There is little evidence that screening women for breast cancer may save lives, according to researchers from the Nordic Cochrane Centre in Denmark.
Researchers said that there is little or no difference in breast cancer death rates between screening areas and non-screening regions where no women had been screened.
The Nordic Cochrane Center's Karsten Jorgensen, who led the research, said for every 2,000 women who are screened over ten years, only one stands to have her life saved by the mammogram programme.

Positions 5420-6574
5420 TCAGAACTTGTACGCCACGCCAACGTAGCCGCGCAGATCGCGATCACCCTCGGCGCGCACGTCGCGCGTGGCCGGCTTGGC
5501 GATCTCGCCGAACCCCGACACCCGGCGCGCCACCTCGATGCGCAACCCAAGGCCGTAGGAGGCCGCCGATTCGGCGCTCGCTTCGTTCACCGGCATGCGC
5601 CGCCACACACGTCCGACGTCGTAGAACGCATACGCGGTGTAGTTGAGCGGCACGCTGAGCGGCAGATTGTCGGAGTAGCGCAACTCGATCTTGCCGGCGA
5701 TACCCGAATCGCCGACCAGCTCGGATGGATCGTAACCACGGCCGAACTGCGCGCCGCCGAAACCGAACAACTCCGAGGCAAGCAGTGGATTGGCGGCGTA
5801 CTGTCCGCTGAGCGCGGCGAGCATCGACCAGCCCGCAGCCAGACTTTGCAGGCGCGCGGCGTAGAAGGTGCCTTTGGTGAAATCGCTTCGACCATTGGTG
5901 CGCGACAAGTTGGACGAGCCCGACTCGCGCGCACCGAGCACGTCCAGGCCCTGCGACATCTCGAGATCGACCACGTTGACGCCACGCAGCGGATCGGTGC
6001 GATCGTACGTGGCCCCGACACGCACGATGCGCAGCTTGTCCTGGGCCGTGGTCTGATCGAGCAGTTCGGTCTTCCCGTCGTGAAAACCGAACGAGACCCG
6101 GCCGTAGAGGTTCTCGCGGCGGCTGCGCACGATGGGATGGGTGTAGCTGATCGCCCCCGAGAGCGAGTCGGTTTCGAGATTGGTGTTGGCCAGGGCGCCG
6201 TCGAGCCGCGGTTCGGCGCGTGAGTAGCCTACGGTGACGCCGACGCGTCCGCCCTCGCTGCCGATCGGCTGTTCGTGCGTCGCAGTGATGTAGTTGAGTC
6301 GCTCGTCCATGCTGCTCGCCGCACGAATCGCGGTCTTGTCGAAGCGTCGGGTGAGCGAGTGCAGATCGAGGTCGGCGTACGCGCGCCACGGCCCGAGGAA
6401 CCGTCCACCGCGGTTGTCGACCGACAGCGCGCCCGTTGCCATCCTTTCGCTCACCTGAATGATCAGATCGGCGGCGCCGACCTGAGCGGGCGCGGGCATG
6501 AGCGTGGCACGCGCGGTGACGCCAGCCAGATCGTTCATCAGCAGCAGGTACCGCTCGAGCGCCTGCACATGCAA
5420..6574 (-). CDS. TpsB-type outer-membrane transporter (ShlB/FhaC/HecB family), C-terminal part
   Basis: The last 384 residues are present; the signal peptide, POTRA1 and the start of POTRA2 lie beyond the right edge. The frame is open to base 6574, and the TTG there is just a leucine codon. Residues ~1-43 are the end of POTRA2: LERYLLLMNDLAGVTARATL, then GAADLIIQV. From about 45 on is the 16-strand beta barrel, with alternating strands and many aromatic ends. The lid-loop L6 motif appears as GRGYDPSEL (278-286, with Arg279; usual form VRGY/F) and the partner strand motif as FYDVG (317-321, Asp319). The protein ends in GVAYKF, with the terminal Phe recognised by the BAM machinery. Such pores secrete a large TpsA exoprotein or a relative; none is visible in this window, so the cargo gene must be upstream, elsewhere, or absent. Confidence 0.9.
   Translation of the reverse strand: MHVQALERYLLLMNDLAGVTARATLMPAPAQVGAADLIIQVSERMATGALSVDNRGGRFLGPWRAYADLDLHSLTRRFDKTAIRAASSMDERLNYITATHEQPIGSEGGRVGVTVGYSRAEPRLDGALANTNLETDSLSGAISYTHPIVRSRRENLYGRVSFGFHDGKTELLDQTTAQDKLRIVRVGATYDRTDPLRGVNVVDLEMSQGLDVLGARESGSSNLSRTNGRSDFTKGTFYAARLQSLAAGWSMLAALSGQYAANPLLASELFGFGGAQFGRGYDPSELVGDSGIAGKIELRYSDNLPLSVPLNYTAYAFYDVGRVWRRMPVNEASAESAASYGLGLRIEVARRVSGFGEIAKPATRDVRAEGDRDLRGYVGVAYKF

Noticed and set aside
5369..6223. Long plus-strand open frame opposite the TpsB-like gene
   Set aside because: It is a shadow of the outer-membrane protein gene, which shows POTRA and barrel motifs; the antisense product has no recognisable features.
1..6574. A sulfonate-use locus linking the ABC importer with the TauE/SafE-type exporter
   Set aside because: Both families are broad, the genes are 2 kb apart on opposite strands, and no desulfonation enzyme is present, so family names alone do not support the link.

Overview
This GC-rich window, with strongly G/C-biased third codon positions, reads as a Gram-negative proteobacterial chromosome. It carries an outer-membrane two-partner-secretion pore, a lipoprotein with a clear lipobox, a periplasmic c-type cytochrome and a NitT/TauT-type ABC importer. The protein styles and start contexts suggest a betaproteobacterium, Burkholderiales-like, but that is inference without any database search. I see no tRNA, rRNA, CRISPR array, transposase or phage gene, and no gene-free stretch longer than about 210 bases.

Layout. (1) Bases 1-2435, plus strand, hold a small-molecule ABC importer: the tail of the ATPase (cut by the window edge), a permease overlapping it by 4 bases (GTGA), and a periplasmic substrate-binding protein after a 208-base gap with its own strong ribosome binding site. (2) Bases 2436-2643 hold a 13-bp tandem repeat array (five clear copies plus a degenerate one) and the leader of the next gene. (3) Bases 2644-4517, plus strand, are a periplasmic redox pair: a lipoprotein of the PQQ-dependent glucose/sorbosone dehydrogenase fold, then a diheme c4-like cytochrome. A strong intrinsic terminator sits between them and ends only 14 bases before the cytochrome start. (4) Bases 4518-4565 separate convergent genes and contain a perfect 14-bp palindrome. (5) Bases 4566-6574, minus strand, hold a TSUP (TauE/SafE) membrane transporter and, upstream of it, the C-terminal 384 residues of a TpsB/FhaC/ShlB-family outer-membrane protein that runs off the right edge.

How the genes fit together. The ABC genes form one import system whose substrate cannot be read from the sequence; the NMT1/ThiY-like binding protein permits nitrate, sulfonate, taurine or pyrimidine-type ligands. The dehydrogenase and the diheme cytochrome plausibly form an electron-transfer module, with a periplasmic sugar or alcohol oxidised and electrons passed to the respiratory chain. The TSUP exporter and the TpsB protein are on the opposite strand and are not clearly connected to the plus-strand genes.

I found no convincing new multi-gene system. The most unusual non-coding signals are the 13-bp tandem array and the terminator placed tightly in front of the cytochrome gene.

Jorgensen also said the risk of an unnecessary breast cancer diagnosis was also ten times higher, according to Reuters.
The study published in the British Medical Journal found that breast cancer mortality fell 1% a year in screened areas among Danish women aged 55–74 and by 2% in non-screened areas.
In women too young to benefit from screening (aged 35–54), breast cancer death rates fell by 5% per year in the screened regions and by 6% per year in the non-screened regions.